Will Christopher Booker declare ‘Arctic sea ice recovering’ again?
- 03 Nov 2011, 15:00
- Verity Payne
Credit: NASA Earth Observatory
The National Snow and Ice Data Center (NSIDC) have released
update on Arctic sea ice, which shows that October's sea ice
extent was the second lowest since satellite records began. So, of
course, we're wondering if climate skeptic columnist
extraordinaire, Christopher Booker, is about to declare that the
sea ice is recovering, perhaps before delivering a few choice
comments about the great global warming 'scam'.
Why? Well, the NSIDC findings are illustrated in the graph
The NSIDC also notes that the annual autumn freeze-up is well
underway, with sea ice growing back quickly, about 40 percent
faster than the average rate for October 1979 - 2000:
"The rate of freeze-up depends on
several factors including the atmospheric conditions and the amount
of heat in the ocean that was accumulated during the summer."
The autumn/winter regrowth of Arctic sea ice is part of a
seasonal cycle of sea ice growth and retreat. Much of the sea ice
melts in the warm summer months and grows back in the cold winter
But this seasonal pattern should not be confused with an overall
declining trend in sea ice extent. As the NSIDC put it:
"...Each decade, the October extent has
started from a lower and lower point, with the record low extent
during the 1980s (1984) substantially higher than the record low
extent during the 1990s (1999), which in turn is substantially
higher than the record low extent during the 2000s (2007)."
In previous years, commentators have misrepresented the annual
autumn freeze-up as the Arctic sea ice 'recovering' from its
declining trend. For example, Christopher Booker, in a 2008
Telegraph article entitled "
So it appears that Arctic ice isn't vanishing after all"
"Yet [the NSIDC's] graph of northern
hemisphere sea ice area, which shows the ice shrinking from 13,000
million sq km to just 4 million from the start of 2007 to October,
also shows it now almost back to 13 million sq km."
As George Monbiot has
"He even published a graph to
demonstrate that the ice had indeed expanded between September and
January. In other words, Booker appeared incapable of
distinguishing between summer and winter."
During 2007, Arctic summer sea ice reached a record low extent,
an anomalous event that resulted from specific weather
conditions. Ice extents for years subsequent to 2007, whilst
continuing to follow the overall trend of sea ice loss, have not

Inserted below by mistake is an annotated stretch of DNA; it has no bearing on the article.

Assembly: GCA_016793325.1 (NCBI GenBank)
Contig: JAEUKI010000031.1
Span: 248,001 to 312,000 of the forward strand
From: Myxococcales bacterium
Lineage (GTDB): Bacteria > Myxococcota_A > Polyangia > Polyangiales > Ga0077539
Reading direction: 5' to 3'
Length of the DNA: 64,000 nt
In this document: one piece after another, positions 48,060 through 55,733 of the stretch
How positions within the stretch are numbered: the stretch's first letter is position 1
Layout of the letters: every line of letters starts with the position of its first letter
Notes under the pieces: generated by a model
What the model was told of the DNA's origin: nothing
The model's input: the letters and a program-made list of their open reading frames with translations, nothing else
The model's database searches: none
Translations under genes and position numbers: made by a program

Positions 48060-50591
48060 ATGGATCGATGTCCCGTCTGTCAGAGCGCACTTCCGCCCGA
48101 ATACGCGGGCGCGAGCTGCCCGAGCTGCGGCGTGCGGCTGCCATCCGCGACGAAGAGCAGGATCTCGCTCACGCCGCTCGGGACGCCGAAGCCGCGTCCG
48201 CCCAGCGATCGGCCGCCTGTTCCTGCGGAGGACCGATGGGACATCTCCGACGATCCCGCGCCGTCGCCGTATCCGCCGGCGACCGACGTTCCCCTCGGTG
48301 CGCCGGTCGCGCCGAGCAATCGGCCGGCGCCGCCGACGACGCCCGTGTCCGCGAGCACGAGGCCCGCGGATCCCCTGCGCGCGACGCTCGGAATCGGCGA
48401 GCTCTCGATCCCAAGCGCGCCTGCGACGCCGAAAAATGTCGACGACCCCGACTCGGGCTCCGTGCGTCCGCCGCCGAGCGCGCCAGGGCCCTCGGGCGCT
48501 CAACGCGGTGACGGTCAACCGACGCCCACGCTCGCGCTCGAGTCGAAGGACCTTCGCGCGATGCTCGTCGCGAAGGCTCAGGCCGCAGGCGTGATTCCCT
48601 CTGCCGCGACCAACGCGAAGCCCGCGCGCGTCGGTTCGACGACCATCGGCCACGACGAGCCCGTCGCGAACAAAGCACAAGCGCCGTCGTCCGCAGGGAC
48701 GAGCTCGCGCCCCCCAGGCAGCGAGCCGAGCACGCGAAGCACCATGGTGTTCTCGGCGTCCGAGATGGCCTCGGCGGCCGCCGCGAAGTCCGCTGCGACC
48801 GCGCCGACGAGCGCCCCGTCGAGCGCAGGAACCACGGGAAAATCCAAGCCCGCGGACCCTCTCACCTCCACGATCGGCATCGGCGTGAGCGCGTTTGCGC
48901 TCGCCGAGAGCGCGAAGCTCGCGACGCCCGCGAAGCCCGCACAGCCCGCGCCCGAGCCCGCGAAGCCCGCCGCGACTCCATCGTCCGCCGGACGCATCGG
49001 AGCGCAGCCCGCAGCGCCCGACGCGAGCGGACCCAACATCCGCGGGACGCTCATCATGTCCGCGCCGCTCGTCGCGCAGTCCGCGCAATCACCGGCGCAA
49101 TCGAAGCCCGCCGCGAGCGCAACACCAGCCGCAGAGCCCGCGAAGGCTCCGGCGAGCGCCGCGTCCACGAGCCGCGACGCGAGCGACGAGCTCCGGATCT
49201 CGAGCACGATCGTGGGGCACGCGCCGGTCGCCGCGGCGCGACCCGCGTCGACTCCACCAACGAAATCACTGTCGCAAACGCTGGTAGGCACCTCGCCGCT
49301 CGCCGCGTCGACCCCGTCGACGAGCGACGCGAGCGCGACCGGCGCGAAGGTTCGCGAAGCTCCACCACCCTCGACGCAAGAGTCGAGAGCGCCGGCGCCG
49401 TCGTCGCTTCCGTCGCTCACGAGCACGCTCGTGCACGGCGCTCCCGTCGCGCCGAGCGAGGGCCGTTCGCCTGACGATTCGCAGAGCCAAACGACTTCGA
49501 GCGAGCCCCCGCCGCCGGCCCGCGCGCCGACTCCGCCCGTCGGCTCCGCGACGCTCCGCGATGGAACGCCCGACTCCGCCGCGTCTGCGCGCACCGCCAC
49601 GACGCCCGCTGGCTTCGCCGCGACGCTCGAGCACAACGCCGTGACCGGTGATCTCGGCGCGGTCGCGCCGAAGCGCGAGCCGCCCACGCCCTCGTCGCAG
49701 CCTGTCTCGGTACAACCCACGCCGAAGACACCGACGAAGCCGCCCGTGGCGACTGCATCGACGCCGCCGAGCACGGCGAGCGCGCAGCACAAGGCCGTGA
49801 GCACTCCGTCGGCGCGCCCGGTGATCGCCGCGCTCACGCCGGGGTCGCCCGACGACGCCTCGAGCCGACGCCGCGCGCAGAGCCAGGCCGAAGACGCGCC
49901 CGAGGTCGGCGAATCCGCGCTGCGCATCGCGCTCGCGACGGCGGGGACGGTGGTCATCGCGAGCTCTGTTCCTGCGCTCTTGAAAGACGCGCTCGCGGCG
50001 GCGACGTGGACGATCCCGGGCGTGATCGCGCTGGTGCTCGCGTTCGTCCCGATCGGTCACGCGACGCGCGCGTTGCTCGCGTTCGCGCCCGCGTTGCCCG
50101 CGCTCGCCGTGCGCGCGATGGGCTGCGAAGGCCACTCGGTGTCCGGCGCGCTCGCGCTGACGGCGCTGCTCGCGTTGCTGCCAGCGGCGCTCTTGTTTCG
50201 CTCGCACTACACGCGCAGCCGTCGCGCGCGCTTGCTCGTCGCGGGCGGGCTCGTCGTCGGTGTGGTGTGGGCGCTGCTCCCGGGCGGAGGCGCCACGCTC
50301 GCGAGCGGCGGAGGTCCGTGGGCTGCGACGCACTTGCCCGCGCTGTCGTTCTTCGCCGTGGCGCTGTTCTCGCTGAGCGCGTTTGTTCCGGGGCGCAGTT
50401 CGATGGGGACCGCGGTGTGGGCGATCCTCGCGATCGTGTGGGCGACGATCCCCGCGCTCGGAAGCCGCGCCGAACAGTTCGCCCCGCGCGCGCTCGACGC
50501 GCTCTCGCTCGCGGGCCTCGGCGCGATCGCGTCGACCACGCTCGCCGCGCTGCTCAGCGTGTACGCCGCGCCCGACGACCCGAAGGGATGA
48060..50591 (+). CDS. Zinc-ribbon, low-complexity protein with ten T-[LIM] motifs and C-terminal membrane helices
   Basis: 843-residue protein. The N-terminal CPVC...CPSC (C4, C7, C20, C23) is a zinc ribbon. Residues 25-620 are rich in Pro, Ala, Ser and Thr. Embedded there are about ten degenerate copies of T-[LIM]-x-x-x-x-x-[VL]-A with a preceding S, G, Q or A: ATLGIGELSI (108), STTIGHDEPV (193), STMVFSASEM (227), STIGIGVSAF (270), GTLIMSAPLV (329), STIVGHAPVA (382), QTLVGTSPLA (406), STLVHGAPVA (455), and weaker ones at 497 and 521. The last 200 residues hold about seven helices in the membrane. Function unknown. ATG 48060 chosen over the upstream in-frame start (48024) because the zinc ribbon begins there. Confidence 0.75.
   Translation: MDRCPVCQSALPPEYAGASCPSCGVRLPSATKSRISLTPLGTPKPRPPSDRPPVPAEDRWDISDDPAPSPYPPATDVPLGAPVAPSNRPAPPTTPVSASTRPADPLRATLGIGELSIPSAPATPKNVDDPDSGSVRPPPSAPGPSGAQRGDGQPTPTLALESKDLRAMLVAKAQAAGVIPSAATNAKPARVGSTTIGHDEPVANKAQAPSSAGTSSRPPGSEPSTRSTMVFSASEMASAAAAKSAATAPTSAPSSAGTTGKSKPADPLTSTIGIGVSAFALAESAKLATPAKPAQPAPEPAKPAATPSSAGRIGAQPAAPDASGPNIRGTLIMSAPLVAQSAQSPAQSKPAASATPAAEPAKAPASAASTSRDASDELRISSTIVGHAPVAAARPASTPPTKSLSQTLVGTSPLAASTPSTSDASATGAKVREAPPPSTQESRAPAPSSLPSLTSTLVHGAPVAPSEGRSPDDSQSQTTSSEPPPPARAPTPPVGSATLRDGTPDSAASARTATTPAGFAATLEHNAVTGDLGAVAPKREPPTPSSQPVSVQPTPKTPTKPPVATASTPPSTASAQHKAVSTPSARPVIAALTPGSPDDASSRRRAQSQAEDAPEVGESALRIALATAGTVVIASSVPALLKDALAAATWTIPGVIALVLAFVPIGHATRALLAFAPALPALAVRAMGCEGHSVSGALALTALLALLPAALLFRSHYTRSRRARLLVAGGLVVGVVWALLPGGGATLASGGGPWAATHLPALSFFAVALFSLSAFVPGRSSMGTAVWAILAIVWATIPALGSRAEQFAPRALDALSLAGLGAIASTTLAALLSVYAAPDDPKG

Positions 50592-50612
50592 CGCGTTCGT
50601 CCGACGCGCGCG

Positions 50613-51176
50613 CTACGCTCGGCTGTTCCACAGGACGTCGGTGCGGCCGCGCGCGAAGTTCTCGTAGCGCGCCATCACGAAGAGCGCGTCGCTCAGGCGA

reached the 2007 low, although 2011 came
Booker has also misused this 2007 anomaly, comparing ice extents
for later years to 2007 and declaring that sea ice is recovering.
This is a prime example of 'cherry picking' data, as it completely
ignores the long term trend of sea ice decline.
For example in a September 2009 Telegraph article Booker
labelled a description of polar ice loss as "propaganda of the
silliest kind", based on his argument that:
"...The extent of the ice now is 500,000
sq km (190,000 sq m) greater than it was this time last year -
which was, in turn, 500,000 sq km more than in September 2007, the
lowest point recently recorded."
David Rose of the Daily Mail - apparently another eager climate
skeptic - wrote in a 2010
Daily Mail article:
"According to the US National Snow and
Ice Data Centre in Colorado, Arctic summer sea ice has increased by
409,000 square miles, or 26 per cent, since 2007 - and even the
most committed global warming activists do not dispute this."
Also David Whitehouse, of the Global Warming Policy Foundation
(GWPF), was quoted in a 2010
"...It does seem that the sea ice is
returning to 'average' after the record lows of 2007 and 2008.
There has been a definite recovery trend since then so far from
being a progression towards ice free summers it seems that it was a
"The recent observations do make the
2007 projections that the region would be ice free by 2013 look
very unrealistic. Given what is happening only the foolish would
look many years into the future and predict ice free summers
Of course, that there's more ice in winter doesn't equal a
recovery from an overall decline in Arctic sea ice. Similarly, a
particularly high or low sea ice extent doesn't tell us much.
Only by looking at long-term trends in Arctic sea ice extent,
volume, thickness and age can we build up a detailed picture of
what is really happening in the Arctic.
This hasn't stopped the likes of Booker and Rose in the past,
however, and it seems too much to hope that they might take note in
So, considering the temptation of a relatively fast October
freeze-up, how long until the skeptics give in to temptation and
say, "Arctic sea ice is recovering"?